# Formula to calculate the frequency of gravitational waves emitted by two bodies inspiral?

Is there a small straightforward equation which can give the approximate frequency of the gravitational waves emitted by the inspiral of two bodies?

• Do you mean frequency as a function of time? – Rob Jeffries Mar 6 '17 at 16:15
• @RobJeffries More like the starting frequency from where I should look for the Gravitational wave signal assuming I was LIGO. I'm sorry if this question is trivial I am new to Gravitational waves. – Rahul Aedula Mar 6 '17 at 16:28
• I think this is possibly a duplicate of physics.stackexchange.com/q/174333 – Rob Jeffries Mar 6 '17 at 16:49

To leading order, the angular frequency of radial motion in a binary inspiral obeys the equation $$\frac{d \omega}{dt} = \frac{96}{5} \left( \frac{G \mathcal{M}}{c^3} \right)^{5/3} \omega^{11/3}$$ where $\mathcal{M}$ is the so-called chirp mass, defined by $$\mathcal{M} = \left( \frac{m_1 m_2}{(m_1 + m_2)^{1/3}} \right)^{3/5}.$$
The frequency of the gravitational wave signal will be twice the orbital frequency. That is, the observed frequency of the signal is $$\nu = 2 \frac{\omega}{2\pi} = \frac{\omega}{\pi}.$$ You can use these equations to estimate the chirp mass of the system $\mathcal{M}$ using $\nu$ and $\dot{\nu}$, or vice versa. Given a sensible initial condition, you can solve for $\omega(t)$ or $\nu(t)$ analytically and find the evolution of the signal frequency.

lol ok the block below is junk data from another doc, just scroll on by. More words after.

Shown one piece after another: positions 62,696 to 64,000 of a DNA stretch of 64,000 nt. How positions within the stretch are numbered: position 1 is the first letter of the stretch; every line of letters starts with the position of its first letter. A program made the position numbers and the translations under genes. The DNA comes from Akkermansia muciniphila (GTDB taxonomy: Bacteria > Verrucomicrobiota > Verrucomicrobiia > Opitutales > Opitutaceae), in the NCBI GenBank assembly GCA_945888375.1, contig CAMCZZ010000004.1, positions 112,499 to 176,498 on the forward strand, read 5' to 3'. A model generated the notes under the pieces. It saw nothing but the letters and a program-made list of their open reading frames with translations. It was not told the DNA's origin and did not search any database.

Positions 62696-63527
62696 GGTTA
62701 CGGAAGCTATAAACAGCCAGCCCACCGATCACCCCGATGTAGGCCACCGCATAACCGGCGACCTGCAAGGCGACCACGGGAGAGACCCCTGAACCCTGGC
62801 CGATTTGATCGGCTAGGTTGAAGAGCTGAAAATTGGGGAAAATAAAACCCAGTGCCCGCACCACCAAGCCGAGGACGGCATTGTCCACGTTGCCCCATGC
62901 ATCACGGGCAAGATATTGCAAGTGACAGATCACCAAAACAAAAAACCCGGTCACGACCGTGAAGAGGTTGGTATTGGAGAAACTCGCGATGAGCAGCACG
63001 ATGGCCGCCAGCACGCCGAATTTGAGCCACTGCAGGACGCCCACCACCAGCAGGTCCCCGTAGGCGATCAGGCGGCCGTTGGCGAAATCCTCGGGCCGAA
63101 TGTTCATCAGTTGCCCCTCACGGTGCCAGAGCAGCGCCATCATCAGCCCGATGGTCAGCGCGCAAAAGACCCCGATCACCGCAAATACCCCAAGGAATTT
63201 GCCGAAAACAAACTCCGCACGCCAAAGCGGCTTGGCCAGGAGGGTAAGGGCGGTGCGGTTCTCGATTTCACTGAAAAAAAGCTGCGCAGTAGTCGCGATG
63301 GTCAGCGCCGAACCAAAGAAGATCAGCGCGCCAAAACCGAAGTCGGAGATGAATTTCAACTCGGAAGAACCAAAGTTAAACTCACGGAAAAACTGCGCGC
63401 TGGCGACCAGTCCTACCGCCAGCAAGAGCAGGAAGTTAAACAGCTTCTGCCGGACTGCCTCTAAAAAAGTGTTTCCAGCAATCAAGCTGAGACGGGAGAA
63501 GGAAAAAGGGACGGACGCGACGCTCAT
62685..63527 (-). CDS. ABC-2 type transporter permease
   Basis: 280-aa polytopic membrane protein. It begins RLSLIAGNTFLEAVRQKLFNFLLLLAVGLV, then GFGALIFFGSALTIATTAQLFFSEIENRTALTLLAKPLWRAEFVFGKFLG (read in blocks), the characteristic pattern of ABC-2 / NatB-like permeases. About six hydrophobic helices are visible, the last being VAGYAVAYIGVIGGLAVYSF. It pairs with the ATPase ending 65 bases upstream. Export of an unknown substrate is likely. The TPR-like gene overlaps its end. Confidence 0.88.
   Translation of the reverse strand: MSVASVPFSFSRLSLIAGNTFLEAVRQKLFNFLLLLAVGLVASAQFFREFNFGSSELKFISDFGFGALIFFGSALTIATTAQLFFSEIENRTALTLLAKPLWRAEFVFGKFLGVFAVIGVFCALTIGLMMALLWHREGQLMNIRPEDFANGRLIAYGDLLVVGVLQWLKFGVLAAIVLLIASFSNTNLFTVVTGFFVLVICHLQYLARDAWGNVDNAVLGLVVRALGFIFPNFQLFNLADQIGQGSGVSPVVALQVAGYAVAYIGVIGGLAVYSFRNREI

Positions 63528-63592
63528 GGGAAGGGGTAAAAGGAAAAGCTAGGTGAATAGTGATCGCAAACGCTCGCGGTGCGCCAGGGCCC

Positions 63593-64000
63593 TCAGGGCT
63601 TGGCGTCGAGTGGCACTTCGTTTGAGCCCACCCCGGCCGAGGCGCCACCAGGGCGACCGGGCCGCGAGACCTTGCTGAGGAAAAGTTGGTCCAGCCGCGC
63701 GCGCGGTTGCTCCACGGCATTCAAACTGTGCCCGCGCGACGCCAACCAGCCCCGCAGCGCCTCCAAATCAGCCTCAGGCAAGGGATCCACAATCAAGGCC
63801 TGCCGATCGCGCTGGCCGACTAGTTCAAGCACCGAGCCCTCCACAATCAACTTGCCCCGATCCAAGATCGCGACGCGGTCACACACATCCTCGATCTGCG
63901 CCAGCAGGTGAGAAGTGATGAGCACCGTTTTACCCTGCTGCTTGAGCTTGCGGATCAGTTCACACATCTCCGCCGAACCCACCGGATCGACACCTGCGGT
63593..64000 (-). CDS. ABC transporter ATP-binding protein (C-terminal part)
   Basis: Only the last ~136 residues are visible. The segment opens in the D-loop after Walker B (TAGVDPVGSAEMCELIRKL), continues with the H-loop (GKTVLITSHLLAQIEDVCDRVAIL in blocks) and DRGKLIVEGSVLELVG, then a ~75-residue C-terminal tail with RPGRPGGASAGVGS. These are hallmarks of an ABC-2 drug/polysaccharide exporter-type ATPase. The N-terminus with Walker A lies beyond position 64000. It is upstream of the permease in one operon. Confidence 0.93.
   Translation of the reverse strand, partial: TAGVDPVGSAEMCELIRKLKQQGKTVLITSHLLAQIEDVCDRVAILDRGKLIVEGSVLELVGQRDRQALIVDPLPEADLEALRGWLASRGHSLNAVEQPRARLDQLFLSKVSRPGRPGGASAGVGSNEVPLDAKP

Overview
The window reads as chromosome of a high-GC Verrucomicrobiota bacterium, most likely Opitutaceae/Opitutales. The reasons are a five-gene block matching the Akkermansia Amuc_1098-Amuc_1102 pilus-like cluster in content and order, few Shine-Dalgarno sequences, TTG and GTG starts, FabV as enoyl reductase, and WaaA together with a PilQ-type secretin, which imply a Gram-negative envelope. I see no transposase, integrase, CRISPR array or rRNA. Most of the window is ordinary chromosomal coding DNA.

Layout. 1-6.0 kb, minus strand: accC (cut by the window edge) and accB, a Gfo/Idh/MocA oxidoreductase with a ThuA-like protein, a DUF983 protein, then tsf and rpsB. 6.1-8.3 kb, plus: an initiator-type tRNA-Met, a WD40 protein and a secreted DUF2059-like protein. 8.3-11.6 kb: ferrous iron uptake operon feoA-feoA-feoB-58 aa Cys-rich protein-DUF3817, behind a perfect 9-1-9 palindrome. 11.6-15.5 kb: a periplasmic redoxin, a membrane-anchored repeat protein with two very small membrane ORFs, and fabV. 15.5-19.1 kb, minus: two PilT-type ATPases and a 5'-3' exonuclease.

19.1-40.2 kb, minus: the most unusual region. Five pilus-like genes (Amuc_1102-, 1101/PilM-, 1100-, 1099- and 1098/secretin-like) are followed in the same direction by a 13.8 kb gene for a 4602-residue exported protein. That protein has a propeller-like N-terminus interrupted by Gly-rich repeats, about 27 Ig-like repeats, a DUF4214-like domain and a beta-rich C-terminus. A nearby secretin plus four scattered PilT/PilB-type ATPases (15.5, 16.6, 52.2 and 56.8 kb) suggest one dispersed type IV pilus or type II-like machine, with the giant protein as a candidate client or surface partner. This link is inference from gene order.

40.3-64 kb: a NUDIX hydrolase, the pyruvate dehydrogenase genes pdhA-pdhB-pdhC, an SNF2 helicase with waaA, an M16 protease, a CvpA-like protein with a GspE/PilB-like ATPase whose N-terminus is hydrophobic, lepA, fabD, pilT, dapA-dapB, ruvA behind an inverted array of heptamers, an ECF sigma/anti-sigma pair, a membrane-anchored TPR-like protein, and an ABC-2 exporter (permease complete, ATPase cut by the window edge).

Note that the differential equation for $\omega$ implies that $\omega$ increases monotonically ($\dot{\omega} > 0$). This equation also predicts that $\omega$ will diverge in finite time, which corresponds to the collision event and the end of orbital motion.
• @magma The differential equation for $\omega$ is stated explicitly in the beginning of section II C of this paper, for example. See The Classical Theory of Fields by Landau and Lifshitz for a complete treatment of the subject. – jc315 Mar 7 '17 at 22:28